Perseverance pays off … here’s proof!

After getting my first junior novel published nearly two years ago, I felt certain that all would be plain sailing from then on. I had my foot in the door, as they say. It was a rude awakening when I discovered that wasn’t necessarily so – at least, not for fiction. Thankfully my non-fiction work was still going strong, and was indeed more interesting and rewarding than ever.

But still. I’d created a proposal for a five-book fiction series and was sure it was only a matter of time before it found a good home. It was awful when the rejections started coming. I re-read my work again and again, trying to see where I’d gone wrong. I tweaked it here and there. But I still liked it and couldn’t see why it was being rejected. Could I have misjudged the market so badly?

I would have given up if it wasn’t for some feedback I received via the Faber Academy. My work was read by the wonderful Sophie Hamley, who assured me it was merely a matter of finding the right publisher. Someone who liked quirky. She encouraged me to not limit myself to the Australian market, but to approach overseas publishers. I’d never tried that before, and thought it would be too difficult.

sweet cherryActually, it was far easier than I expected. Many publishers in the UK and US refuse to consider unsolicited manuscripts (even more so than here), but there are still some that do. The first  I approached asked me whether I was prepared to turn my five-book proposal into a ten-book proposal. Prepared – yes. Delighted – even more so!

It took a while for the pieces to fall into place, but I’ve just signed a contract with that publisher. Horray! I’m so glad they’re prepared to work with a writer who lives half way around the world. They’ve even agreed to generous deadlines, enabling me to keep writing my non-fiction material. Their name is Sweet Cherry, a British independent publishing house specialising in children’s fiction. I checked out their list before I approached them, and felt an affinity with the types of books they publish. This is really important. It shows our styles are a good match, and that’s something authors should always keep in mind.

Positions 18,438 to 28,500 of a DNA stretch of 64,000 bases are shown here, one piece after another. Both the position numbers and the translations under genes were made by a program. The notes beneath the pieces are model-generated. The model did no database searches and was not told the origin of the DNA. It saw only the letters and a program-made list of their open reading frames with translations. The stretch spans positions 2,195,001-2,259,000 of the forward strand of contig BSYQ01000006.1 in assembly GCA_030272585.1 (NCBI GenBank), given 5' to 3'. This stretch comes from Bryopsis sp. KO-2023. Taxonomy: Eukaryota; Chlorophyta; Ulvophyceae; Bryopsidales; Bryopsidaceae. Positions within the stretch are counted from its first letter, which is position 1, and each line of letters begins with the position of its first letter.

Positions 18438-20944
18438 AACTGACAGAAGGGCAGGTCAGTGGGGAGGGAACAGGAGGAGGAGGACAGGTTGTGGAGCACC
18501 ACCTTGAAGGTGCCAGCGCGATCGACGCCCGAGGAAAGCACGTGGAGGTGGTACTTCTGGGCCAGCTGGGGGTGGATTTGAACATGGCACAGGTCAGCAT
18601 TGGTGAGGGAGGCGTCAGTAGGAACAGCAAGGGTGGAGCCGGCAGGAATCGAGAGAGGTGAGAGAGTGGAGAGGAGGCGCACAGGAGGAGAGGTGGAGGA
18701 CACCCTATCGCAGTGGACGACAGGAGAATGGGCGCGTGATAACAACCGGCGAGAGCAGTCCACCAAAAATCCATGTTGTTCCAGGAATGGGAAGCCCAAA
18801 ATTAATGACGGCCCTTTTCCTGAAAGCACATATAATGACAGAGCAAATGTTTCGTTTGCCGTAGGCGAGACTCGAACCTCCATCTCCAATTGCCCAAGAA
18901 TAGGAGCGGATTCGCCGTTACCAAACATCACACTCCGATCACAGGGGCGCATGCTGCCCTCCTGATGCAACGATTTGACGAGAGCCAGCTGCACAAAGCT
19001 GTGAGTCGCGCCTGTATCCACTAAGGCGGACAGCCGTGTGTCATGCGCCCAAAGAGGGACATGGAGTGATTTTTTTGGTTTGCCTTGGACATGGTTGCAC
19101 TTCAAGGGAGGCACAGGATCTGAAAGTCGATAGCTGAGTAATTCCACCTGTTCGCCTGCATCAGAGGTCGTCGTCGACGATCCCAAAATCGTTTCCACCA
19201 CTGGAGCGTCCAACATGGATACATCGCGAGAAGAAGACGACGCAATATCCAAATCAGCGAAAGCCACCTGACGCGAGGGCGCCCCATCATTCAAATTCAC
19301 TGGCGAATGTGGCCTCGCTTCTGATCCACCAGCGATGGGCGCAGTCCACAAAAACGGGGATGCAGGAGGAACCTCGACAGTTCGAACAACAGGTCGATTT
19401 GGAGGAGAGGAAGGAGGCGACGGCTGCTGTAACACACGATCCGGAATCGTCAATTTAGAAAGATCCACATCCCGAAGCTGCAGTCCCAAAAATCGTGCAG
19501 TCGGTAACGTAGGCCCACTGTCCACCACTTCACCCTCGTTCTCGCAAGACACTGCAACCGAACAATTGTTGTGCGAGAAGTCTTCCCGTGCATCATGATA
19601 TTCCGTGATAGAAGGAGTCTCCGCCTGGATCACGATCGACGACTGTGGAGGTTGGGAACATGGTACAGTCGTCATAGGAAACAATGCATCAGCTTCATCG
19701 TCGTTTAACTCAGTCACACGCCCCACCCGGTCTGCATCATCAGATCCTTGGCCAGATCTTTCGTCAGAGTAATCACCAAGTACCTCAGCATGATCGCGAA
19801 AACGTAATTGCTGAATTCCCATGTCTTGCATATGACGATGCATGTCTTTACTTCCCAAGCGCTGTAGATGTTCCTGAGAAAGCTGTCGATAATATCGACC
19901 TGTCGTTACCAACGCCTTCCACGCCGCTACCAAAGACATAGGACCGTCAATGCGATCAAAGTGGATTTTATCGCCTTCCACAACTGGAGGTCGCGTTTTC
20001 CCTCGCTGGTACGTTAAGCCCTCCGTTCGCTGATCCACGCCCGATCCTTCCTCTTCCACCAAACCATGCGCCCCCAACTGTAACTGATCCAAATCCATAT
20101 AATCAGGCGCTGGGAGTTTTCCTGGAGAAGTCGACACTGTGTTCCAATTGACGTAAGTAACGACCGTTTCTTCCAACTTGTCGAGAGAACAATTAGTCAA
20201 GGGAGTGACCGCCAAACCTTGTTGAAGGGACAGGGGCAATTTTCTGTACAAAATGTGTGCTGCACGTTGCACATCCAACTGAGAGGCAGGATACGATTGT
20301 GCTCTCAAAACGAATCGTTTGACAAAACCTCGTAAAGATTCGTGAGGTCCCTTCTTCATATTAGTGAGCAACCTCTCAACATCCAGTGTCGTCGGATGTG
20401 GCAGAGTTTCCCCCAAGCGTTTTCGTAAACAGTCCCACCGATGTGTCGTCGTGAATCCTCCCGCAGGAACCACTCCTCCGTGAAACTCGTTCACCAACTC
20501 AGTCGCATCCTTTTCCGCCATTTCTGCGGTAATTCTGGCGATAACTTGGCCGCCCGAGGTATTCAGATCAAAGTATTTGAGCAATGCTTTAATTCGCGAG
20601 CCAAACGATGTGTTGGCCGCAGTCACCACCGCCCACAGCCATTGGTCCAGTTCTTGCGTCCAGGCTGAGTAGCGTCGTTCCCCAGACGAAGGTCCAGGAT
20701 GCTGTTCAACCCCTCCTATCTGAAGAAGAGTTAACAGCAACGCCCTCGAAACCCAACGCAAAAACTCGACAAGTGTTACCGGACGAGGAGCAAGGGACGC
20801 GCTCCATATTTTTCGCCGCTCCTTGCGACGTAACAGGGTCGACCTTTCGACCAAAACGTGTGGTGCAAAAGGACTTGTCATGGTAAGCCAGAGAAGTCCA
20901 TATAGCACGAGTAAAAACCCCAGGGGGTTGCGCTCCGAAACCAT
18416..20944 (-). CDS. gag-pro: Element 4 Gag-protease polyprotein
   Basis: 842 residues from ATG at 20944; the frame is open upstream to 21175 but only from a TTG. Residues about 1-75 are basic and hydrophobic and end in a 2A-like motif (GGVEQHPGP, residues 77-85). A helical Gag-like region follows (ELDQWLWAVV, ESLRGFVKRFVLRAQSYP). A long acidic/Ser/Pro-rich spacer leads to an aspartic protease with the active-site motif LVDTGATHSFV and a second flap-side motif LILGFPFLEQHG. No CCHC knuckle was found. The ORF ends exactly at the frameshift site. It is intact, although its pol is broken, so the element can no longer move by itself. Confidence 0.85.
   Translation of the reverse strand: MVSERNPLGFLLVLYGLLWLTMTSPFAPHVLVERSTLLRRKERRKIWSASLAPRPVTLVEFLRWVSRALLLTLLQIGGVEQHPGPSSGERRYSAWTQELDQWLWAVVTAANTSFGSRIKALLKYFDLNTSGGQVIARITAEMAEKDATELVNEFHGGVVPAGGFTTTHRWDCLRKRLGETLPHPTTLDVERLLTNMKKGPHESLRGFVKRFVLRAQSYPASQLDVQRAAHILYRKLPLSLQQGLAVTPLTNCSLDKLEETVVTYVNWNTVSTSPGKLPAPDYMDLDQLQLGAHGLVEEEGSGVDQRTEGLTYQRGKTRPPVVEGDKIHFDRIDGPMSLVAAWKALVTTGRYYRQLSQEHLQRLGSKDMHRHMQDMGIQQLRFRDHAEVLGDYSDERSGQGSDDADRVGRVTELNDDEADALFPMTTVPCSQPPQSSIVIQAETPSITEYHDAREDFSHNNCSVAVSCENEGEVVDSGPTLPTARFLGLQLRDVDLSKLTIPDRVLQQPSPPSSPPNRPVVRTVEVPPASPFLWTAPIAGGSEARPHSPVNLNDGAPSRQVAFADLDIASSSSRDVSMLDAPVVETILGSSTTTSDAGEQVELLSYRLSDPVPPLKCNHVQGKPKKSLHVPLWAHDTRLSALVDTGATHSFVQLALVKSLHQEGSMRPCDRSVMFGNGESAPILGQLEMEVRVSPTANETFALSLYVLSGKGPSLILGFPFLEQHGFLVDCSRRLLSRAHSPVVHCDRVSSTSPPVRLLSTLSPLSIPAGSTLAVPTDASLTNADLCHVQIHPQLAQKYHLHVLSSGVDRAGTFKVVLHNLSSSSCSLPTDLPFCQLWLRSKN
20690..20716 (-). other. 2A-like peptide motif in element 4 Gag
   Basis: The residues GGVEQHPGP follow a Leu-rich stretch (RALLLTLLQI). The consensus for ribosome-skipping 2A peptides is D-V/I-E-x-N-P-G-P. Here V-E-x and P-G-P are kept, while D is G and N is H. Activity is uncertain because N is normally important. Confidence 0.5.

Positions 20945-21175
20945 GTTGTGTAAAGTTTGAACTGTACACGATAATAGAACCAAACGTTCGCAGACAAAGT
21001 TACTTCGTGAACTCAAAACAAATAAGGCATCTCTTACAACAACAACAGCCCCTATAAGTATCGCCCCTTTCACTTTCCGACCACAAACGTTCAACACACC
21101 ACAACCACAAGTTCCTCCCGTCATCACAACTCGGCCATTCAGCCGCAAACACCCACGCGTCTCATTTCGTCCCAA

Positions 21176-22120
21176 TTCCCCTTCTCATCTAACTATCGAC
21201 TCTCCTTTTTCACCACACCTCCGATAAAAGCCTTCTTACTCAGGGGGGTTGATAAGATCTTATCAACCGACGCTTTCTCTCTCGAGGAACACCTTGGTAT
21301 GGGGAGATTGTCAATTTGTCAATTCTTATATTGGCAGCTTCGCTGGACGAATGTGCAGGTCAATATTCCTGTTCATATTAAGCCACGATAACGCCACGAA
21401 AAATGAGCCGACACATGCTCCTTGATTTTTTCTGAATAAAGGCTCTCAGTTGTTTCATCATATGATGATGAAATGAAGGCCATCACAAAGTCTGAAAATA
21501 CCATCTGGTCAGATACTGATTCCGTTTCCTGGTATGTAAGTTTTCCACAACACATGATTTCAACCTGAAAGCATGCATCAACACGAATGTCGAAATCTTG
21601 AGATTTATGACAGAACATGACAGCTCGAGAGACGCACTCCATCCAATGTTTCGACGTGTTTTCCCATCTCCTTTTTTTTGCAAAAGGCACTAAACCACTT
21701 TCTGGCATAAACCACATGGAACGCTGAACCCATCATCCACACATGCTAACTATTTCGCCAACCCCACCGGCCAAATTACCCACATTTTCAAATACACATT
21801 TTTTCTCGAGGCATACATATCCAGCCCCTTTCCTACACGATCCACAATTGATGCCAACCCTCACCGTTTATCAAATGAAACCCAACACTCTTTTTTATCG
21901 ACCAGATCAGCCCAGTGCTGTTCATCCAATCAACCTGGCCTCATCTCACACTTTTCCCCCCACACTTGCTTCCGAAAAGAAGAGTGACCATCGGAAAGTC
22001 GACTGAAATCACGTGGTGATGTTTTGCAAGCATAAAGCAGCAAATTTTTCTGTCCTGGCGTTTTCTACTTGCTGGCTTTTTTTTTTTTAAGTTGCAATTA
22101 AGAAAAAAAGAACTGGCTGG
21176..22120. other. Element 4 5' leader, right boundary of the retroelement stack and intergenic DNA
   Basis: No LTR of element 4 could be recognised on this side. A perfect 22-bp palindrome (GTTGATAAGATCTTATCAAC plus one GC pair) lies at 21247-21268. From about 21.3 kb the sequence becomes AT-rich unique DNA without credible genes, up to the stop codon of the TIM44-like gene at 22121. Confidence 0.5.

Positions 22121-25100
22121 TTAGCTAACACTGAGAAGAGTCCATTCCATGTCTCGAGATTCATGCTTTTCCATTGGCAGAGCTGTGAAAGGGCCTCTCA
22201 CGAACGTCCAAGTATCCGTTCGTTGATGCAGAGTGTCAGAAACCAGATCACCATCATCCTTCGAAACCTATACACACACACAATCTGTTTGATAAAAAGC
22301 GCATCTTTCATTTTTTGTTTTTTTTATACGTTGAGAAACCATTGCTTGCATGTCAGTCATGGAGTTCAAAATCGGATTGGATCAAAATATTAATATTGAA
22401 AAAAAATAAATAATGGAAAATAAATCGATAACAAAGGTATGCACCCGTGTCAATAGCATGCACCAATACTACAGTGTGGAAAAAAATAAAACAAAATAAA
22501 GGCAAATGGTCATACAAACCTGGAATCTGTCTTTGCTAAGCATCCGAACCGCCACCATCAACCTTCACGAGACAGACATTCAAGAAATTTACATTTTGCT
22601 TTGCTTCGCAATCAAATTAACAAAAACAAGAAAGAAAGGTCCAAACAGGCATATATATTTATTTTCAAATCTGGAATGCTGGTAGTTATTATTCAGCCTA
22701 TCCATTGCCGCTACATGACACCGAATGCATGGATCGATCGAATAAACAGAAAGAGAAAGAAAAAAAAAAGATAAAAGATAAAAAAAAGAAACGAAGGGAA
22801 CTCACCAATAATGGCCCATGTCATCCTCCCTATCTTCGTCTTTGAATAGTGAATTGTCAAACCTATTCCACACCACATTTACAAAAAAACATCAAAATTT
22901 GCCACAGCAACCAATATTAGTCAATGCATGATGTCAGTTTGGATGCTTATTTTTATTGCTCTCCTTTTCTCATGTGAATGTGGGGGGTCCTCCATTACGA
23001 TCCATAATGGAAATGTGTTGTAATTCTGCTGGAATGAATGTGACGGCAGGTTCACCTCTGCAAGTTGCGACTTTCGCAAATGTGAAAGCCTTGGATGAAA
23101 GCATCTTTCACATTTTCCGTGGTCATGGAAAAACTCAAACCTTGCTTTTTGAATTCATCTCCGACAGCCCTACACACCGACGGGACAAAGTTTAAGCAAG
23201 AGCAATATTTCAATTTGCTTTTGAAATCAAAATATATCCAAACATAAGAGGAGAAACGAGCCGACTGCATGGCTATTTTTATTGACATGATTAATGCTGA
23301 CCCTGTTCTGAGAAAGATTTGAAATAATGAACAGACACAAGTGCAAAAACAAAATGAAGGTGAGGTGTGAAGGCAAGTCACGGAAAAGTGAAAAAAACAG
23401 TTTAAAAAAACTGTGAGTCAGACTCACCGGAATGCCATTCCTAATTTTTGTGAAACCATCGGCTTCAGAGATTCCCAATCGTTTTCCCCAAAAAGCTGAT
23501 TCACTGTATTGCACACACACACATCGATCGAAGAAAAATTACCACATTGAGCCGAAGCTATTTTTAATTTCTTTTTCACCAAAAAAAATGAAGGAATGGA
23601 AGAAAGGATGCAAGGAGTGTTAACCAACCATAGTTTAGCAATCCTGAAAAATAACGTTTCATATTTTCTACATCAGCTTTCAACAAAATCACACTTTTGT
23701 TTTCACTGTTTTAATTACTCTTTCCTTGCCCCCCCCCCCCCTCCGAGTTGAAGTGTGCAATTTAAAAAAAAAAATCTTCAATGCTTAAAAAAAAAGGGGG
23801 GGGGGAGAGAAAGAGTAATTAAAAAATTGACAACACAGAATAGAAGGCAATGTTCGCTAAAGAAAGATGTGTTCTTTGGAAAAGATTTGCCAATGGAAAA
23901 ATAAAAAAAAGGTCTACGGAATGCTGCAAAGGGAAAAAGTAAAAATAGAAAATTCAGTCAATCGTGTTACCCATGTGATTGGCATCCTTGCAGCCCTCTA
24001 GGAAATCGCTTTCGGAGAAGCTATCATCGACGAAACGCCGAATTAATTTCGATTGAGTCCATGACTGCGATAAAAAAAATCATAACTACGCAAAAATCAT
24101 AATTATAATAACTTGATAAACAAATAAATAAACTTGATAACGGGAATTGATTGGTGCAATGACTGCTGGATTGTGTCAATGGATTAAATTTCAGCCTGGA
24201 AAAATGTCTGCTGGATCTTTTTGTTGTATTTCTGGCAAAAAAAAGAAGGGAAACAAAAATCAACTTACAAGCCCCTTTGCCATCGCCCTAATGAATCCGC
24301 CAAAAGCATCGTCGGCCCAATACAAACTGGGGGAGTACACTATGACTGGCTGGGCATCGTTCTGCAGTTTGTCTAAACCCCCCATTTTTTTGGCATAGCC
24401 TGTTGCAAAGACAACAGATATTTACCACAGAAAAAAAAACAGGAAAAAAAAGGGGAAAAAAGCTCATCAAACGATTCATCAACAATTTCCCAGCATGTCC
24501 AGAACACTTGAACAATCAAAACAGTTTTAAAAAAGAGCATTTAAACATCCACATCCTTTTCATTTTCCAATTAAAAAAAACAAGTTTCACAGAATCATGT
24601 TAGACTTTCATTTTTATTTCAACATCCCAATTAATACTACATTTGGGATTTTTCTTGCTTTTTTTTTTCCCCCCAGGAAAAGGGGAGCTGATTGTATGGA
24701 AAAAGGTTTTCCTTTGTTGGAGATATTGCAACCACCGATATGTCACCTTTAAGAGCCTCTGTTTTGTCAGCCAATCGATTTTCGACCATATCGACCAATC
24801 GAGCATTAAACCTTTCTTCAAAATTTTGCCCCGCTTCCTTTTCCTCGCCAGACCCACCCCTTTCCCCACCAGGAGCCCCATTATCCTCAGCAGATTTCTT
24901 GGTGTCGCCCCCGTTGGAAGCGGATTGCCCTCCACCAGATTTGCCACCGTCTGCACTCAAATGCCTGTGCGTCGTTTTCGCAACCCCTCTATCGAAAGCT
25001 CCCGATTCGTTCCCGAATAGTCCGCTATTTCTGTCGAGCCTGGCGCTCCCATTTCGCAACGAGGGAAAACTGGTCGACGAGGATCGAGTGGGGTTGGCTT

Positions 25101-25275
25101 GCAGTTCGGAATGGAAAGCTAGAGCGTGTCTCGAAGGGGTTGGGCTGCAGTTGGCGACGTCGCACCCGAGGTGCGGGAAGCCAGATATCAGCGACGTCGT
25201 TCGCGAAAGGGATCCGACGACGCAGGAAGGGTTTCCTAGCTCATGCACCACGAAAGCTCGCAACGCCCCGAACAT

So thank goodness for sweet cherries! I much prefer them to sour grapes 🙂

 

14 comments

    • Thank you – but the publisher selects the illustrator! Have you illustrated books before? You can send a publisher your portfolio 🙂

  1. Matching your writing and story style with what the publisher already has done is an important key element to success. (Applies equally truthfully for screenwriters approaching the right producer or production company.) And as for overseas publishers even more ‘unsolicited unfriendly’ than local ones – definitely. In London no major or mid-rank publisher wants unsolicited material these days (as I discovered last year).
    Steven Fernandez

    • Hi Steven, it’s good to hear from you! Yes, the big London houses don’t want unsolicited material – so I picked a small one in Leicester 🙂

  2. greenspace01

    Well done! Lovely to hear such good news.
    I’ve only just seen the list of all your publications, on your website – what a great range of topics, and for quite varied audiences – very impressive. Congrats on the awards, too.

    • Thank you Deborah! It’s good to hear from you. I love being able to write about so many different things – it never gets boring. Hope your writing is going well too!

    • Thanks Sarah. The encouragement I received from everyone at Faber was marvellous, and stopped me from giving up. I really appreciate it!

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